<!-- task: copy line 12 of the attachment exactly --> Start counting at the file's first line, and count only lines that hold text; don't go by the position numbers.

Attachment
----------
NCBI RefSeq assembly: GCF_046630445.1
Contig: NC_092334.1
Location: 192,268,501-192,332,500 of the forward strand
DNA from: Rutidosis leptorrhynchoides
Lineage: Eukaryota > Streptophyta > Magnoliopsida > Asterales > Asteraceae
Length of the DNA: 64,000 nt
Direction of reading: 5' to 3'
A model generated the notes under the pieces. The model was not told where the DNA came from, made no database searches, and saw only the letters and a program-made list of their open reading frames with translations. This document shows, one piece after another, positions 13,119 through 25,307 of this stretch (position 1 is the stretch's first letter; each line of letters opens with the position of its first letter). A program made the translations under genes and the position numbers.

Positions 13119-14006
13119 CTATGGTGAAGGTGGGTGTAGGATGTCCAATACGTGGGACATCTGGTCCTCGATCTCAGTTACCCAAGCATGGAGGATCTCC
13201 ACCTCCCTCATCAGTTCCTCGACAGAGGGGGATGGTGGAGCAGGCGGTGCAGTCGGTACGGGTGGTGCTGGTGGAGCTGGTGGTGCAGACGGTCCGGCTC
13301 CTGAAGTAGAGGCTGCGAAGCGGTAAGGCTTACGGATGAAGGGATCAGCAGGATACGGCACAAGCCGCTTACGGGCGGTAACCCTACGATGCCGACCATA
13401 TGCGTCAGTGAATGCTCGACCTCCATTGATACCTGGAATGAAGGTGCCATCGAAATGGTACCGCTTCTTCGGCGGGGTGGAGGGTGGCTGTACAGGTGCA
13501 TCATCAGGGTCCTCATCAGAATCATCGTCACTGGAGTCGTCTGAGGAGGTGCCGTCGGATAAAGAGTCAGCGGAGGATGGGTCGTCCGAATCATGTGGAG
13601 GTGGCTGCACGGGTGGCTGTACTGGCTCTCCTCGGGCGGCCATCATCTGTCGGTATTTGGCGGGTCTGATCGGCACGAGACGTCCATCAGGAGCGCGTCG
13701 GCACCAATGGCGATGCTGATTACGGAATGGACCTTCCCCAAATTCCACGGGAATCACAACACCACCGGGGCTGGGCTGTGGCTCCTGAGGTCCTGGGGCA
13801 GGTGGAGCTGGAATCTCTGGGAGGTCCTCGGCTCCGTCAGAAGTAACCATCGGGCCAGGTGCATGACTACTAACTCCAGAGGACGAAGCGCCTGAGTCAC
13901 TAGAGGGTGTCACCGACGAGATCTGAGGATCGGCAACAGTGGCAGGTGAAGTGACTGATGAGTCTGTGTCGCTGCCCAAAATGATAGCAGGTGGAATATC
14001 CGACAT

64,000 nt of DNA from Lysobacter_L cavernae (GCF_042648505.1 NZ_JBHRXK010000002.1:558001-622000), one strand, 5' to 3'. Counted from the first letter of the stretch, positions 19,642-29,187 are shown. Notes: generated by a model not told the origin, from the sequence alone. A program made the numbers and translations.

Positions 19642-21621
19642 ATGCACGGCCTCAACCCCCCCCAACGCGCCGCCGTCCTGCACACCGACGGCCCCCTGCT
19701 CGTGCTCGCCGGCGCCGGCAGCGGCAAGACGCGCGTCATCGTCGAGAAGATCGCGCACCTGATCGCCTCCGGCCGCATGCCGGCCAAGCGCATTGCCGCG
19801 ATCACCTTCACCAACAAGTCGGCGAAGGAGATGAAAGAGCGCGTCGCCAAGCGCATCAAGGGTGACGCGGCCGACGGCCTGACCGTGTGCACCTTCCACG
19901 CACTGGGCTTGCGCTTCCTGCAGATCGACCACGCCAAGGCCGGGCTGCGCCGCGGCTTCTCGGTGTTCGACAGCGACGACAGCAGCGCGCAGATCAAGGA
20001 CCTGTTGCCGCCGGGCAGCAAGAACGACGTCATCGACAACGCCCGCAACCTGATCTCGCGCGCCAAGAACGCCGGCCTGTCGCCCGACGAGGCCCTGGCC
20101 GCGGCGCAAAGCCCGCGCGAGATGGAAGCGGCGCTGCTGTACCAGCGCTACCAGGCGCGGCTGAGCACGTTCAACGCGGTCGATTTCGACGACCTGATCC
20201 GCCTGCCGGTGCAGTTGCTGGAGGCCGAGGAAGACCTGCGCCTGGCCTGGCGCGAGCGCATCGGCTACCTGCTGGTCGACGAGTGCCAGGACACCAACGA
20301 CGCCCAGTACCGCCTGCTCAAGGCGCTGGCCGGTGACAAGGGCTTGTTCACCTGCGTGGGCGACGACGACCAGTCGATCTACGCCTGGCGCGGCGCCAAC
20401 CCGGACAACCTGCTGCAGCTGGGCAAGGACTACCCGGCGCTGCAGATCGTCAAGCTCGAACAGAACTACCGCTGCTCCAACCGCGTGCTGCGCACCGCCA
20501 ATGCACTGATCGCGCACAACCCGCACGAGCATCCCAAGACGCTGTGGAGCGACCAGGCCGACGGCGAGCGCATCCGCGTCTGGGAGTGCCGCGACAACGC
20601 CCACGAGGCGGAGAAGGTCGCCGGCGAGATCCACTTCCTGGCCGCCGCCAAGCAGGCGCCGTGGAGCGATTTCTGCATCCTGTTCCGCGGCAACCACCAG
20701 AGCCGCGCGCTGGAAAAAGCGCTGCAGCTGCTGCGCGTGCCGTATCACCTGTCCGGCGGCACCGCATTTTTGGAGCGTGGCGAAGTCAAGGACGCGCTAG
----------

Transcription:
13301 CTGAAGTAGAGGCTGCGAAGCGGTAAGGCTTACGGATGAAGGGATCAGCAGGATACGGCACAAGCCGCTTACGGGCGGTAACCCTACGATGCCGACCATA